Of the included 55 studies, 39 studies evaluated the music therapy, 17 evaluated the music medicine. Using a random-effects model, music therapy was associated with a significant reduction in depressive symptoms with a moderate-sized mean effect (SMD = −0.66; 95% CI = -0.86 to -0.46; P<0.001), with a high heterogeneity across studies (I2 = 83%, P<0.001); while, music medicine exhibited a stronger effect in reducing depressive symptom (SMD = −1.33; 95% CI = -1.96 to -0.70; P<0.001) (Fig 3).
Twenty studies evaluated the active music therapy using a random-effects model, and a moderate-sized mean effect (SMD = −0.57; 95% CI = -0.90 to -0.25; P<0.001) was observed with a high heterogeneity across studies (I2 = 86.3%, P<0.001). Fourteen studies evaluated the receptive music therapy using a random-effects model, and a moderate-sized mean effect (SMD = −0.73; 95% CI = -1.01 to -0.44; P<0.001) was observed with a high heterogeneity across studies (I2 = 76.3%, P<0.001). Five studies evaluated the combined effect of active and receptive music therapy using a random-effects model, and a moderate-sized mean effect (SMD = −0.88; 95% CI = -1.32 to -0.44; P<0.001) was observed with a high heterogeneity across studies (I2 = 70.5%, P<0.001) (Fig 4).
Among specific music therapy methods, recreative music therapy (SMD = -1.41; 95% CI = -2.63 to -0.20; P<0.001), guided imagery and music (SMD = -1.08; 95% CI = -1.72 to -0.43; P<0.001), music-assisted relaxation (SMD = -0.81; 95% CI = -1.24 to -0.38; P<0.001), music and imagery (SMD = -0.38; 95% CI = -0.81 to 0.06; P = 0.312), improvisational music therapy (SMD = -0.27; 95% CI = -0.49 to -0.05; P = 0.001), and music and discuss (SMD = -0.26; 95% CI = -1.12 to 0.60; P = 0.225) exhibited a different effect respectively (Fig 5).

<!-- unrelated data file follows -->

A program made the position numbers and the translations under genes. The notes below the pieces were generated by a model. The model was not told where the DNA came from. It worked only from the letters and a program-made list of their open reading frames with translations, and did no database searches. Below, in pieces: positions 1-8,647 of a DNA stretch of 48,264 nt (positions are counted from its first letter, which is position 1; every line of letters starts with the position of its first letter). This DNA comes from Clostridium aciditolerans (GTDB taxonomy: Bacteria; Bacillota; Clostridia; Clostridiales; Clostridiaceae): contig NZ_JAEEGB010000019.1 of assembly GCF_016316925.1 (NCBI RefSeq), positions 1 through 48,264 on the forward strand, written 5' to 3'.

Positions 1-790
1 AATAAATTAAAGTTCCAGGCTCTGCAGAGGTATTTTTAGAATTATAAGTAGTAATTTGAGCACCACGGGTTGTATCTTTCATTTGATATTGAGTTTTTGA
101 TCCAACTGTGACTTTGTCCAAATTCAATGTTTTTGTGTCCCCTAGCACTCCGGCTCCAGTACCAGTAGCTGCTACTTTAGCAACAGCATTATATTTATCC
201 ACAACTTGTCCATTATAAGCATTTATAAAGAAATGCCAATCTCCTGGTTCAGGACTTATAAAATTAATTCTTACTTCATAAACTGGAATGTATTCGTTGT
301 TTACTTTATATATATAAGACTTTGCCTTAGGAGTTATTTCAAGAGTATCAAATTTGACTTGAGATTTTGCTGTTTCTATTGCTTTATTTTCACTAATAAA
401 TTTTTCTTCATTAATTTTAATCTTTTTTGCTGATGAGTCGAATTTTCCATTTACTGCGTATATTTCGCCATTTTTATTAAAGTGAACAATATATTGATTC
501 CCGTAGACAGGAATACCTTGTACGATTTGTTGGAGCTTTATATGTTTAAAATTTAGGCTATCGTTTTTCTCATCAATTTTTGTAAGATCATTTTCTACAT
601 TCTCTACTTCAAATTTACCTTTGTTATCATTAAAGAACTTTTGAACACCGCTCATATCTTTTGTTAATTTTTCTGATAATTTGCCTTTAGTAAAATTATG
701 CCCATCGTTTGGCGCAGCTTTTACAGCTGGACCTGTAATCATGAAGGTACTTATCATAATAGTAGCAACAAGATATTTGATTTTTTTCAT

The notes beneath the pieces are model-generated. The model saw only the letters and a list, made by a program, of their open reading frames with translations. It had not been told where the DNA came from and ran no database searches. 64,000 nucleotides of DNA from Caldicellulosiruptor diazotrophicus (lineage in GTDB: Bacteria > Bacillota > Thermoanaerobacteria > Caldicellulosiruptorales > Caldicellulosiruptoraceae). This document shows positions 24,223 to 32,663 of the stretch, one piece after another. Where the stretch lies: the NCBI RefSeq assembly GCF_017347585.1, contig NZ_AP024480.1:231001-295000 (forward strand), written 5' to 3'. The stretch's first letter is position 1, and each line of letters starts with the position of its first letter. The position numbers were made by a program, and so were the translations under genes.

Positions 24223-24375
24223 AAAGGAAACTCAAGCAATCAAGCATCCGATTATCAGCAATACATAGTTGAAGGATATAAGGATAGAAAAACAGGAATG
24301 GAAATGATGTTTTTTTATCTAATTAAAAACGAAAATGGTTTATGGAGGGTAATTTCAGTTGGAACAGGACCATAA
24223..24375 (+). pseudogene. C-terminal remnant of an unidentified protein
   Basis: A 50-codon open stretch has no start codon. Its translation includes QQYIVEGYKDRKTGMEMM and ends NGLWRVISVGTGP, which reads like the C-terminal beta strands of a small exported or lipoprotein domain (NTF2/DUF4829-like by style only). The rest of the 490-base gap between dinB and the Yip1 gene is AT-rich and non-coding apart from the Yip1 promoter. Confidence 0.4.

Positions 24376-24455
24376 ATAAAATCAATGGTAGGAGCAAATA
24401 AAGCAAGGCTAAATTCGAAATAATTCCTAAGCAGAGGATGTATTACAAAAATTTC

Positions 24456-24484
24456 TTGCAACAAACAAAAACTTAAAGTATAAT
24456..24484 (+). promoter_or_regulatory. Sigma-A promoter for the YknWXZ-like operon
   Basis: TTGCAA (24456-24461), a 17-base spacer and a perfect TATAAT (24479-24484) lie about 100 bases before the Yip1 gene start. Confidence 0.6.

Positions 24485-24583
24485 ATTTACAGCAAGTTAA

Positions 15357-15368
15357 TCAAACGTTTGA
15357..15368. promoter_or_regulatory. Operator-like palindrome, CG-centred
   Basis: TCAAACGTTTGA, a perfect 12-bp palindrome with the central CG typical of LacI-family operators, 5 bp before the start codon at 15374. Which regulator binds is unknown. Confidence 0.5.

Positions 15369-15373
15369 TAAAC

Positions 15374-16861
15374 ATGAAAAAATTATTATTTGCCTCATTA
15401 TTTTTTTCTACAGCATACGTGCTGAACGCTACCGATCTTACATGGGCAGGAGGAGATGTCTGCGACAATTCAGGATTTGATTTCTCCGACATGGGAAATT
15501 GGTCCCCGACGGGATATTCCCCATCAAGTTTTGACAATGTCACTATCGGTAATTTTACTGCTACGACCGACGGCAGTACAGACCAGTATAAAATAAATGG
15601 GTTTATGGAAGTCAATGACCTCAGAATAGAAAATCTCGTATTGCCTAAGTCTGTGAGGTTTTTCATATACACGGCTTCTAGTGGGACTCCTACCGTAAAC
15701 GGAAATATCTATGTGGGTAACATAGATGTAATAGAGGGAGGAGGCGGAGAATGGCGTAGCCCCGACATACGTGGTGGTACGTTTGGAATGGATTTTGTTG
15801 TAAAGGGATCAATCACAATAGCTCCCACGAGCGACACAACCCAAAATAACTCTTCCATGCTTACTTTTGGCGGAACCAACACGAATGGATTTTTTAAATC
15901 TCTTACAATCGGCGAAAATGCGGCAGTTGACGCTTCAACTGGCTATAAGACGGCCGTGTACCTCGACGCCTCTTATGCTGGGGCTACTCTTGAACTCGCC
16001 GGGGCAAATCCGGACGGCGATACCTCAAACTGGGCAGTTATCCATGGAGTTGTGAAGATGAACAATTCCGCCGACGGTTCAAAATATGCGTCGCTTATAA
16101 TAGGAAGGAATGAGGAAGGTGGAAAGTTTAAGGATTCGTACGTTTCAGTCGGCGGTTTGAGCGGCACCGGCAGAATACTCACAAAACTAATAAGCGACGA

Sub-group analyses and meta-regression analyses
We performed sub-group analyses and meta-regression analyses to study the homogeneity. We found that music therapy yielded a superior effect on reducing depression in the studies with a small sample size (20–50), with a mean age of 50–65 years old, with medium intervention frequency (<3 times weekly), with more minutes per session (>60 minutes). We also found that music therapy exhibited a superior effect on reducing depression among people with severe mental disease /psychiatric disorder and depression compared with mental health people. While, whether the country have the music therapy profession, whether the study used group therapy or individual therapy, whether the study was in the outpatients setting or the inpatient setting, and whether the study used a certified music therapist all did not exhibit a remarkable different effect (Table 2). Table 2 also presents the subgroup analysis of music medicine on reducing depression.
In the subgroup analysis by total session, music therapy and music medicine both exhibited a stronger effects of short (1–4 sessions) and medium length (5–12 sessions) compared with long intervention periods (>13sessions) (Fig 6). Meta-regression demonstrated that total music intervention session was significantly associated with the homogeneity between studies (P = 0.004) (Table 3).
A, evaluating the effect of music therapy; B, evaluating the effect of music medicine.
We performed sensitivity analyses and found that re-estimating the pooled effects using fixed effect model, using trim and fill analysis, excluding the paper without information regarding music therapy, excluding the papers with more high biases, excluding the papers with small sample size (20< n<30), excluding the studies focused on the people with a severe mental disease, and excluding the papers using an infrequently used scale yielded the similar results, which indicated that the primary results was robust (Table 4).